(Please click on the title to see the full review.)
First, the title: it's a newsroom symbol for "fact verified" and "fact corrected." Not exactly a grabber.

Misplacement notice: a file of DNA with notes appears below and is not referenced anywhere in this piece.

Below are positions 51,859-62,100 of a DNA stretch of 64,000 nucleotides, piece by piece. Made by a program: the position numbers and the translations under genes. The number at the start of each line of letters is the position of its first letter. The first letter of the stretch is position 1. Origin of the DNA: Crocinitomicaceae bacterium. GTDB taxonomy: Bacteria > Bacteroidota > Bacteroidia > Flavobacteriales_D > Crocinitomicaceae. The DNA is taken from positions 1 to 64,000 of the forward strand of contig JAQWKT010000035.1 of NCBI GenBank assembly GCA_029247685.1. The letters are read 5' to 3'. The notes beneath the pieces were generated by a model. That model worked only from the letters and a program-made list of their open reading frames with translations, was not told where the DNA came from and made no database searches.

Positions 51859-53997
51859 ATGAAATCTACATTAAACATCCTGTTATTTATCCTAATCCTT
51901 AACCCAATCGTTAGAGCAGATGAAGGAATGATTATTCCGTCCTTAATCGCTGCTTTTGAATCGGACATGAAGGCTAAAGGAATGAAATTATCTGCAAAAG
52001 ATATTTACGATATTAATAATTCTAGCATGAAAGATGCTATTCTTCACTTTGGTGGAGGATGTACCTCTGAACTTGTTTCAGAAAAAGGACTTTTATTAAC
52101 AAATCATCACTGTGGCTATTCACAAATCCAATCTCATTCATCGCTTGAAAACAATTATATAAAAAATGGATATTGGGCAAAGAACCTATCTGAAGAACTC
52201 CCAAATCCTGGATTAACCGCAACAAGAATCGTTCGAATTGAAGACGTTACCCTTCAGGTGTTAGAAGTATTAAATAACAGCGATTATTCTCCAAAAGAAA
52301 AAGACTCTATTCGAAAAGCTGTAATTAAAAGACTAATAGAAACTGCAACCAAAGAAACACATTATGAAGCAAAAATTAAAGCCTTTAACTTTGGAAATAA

Alas, neither is this new play, by former Times news assistant Gabe McKinley, now in an Atlantic Theater Company production at the Peter Norton Space. The Atlantic is billing it as a "docudrama," which is a very tricky genre. What is the value of reanimating a decade-old scandal, unless it is to provide new insight, clarify the context and motivation or make it more coherent dramatically? Alas, CQ/CX does not really succeed at any of these things. It presents real-life identifiable New York Times figures under slightly altered names, along with characters who may or may not be fictionalized. The imagined conversations and monologues of Times honchos as played by David Pittu, Arliss Howard, Peter Jay Fernandez and Tim Hopper deliberately include several remarks that, colored by the wisdom of hindsight, now sound either foolish or ironic and allow the audience to feel superior. The relations among the three interns in the Times diversity program - a black man, an Hispanic woman and a Jew, respectively played by Kobi Libii, Sheila Tapia and Steve Rosen -- are ploddingly depicted. The old editor played by Larry Bryggman adds a note of pathos, but has little to do with the main action. The biggest flaw is the version of Jayson Blair written by McKinley and played by Libii. Either the role is poorly written or his acting is not up to snuff or both. We leave the theater with no deeper understanding of why he did what he did, which makes the whole proceeding rather pointless. David Levaux directed. The production values are all first-rate, but for me that only emphasized that the play isn't. Running time: 2 hours, 20 minutes including an intermission.